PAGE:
Transport for London (TfL) has imposed £34.50 in green taxes on a vehicle that was part of President Donald Trump’s motorcade during his State Visit to the United Kingdom in June.
The three £11.50 charges were levied on a Chrysler Suburban that drove ahead of President Trump’s limousine, “The Beast”, after the vehicle entered the city’s Congestion Charge zone, and TfL is currently trying to track down the vehicle’s owner to extract the charges, the Evening Standard revealed on Friday.
The Congestion Charge was introduced by far-left mayor Ken Livingstone in 2003 to cut congestion and pollution, and is in effect within the London Inner Ring Road around central London, which includes the City of London, Westminster, and Buckingham Palace.
The U.S. embassy disputes that the United States owes any money, saying that while its staff “consciously” pay any driving fines or penalties incurred in Britain, the Vienna Convention protects them from paying overseas taxes while working at a diplomatic mission.
An embassy spokesman told the Standard: “Our position on the tax… more commonly known as the Congestion Charge, is based on the 1961 Vienna Convention on Diplomatic Relations, which expressly prohibits the taxation of diplomatic missions in this manner.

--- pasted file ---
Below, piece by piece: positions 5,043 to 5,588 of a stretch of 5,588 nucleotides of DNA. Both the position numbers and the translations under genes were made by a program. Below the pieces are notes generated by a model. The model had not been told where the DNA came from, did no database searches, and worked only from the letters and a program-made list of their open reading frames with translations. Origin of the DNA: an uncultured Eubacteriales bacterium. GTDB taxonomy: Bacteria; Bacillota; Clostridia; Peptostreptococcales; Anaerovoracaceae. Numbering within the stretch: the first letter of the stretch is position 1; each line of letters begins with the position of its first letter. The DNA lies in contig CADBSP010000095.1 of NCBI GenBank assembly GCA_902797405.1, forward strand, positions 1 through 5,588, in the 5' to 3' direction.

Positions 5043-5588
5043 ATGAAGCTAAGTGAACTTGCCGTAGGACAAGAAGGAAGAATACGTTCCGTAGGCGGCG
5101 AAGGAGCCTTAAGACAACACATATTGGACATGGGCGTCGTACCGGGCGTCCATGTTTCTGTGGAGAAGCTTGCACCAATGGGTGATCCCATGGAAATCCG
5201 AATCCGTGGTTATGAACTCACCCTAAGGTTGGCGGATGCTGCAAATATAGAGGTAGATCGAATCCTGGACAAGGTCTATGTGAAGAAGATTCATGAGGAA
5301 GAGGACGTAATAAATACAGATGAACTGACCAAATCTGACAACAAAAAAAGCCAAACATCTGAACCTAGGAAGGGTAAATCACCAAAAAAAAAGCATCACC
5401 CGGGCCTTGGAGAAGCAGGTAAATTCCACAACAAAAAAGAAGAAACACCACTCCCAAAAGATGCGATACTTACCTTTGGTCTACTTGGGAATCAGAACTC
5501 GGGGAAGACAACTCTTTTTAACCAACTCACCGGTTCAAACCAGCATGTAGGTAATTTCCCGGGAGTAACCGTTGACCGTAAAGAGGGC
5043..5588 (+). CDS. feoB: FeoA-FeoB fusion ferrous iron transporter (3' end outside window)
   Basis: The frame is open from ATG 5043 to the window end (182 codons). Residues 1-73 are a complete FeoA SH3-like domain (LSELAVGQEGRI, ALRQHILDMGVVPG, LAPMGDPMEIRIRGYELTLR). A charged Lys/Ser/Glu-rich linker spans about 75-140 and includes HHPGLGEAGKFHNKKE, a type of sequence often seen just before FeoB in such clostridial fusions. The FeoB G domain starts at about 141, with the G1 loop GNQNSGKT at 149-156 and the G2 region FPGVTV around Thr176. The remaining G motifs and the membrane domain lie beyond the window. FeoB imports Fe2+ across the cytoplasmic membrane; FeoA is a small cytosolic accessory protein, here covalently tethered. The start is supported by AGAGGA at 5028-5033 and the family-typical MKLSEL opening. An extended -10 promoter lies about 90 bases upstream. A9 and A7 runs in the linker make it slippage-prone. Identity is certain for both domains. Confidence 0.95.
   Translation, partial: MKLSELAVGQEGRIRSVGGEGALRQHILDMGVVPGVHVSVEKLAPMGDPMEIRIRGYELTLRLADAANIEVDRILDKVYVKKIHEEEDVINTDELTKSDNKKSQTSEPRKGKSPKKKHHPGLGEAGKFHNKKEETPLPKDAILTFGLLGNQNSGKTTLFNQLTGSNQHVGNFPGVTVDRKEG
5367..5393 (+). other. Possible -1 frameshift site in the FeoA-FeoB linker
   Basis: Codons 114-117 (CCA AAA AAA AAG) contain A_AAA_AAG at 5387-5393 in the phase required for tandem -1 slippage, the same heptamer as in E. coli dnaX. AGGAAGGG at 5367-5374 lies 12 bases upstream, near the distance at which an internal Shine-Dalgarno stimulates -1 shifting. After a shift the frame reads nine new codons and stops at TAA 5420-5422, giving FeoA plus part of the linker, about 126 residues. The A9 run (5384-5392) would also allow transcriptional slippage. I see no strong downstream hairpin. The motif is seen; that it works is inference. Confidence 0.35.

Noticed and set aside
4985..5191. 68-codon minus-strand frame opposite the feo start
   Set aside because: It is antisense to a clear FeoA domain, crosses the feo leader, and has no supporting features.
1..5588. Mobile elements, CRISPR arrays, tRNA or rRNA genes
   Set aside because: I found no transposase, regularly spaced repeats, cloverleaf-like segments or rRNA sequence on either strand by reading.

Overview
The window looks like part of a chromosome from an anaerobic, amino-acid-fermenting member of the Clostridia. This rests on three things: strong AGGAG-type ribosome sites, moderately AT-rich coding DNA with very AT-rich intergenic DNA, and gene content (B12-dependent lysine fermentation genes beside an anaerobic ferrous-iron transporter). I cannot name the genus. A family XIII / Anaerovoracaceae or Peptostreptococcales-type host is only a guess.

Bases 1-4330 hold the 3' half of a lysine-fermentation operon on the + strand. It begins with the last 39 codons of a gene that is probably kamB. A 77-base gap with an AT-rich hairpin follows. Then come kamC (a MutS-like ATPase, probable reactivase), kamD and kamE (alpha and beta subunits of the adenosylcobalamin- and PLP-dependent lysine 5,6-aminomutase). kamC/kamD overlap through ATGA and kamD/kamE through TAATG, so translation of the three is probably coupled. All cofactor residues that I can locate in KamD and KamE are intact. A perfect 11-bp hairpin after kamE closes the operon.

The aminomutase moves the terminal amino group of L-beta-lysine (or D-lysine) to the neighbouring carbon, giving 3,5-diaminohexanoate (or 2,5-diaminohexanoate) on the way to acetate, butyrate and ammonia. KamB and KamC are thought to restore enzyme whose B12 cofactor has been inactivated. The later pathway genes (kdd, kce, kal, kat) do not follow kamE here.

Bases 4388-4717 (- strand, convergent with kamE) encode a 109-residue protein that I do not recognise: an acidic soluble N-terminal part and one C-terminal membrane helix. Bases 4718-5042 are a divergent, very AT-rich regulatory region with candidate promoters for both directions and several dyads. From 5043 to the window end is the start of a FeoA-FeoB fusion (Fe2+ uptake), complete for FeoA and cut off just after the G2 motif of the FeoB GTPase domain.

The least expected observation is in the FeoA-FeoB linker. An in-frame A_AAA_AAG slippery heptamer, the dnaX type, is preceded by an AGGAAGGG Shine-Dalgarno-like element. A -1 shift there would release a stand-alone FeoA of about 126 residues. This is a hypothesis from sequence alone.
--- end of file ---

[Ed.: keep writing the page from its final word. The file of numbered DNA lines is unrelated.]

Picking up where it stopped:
“Our position is therefore wholly in accordance with that Convention, to which both the United States and the United Kingdom are parties, and it is a position shared by many other diplomatic missions in London.”
TfL claims the green tax is not a tax but a charge for services, and that foreign diplomats are not exempt, adding that it would “continue to pursue all unpaid Congestion Charge fees and related penalty charge notices”.
Transport for London assiduously keeps track of what it believes it is owed in unpaid green taxes, not just by the Americans but all other diplomatic offices in the capital, with TfL complaining to the Foreign Office that embassies owe them £116 million.
The Sun reported last month that TfL is chasing the U.S. embassy for an alleged £12.4 million in unpaid congestion charges, while the Japanese have the second-highest bill at £8.6 million.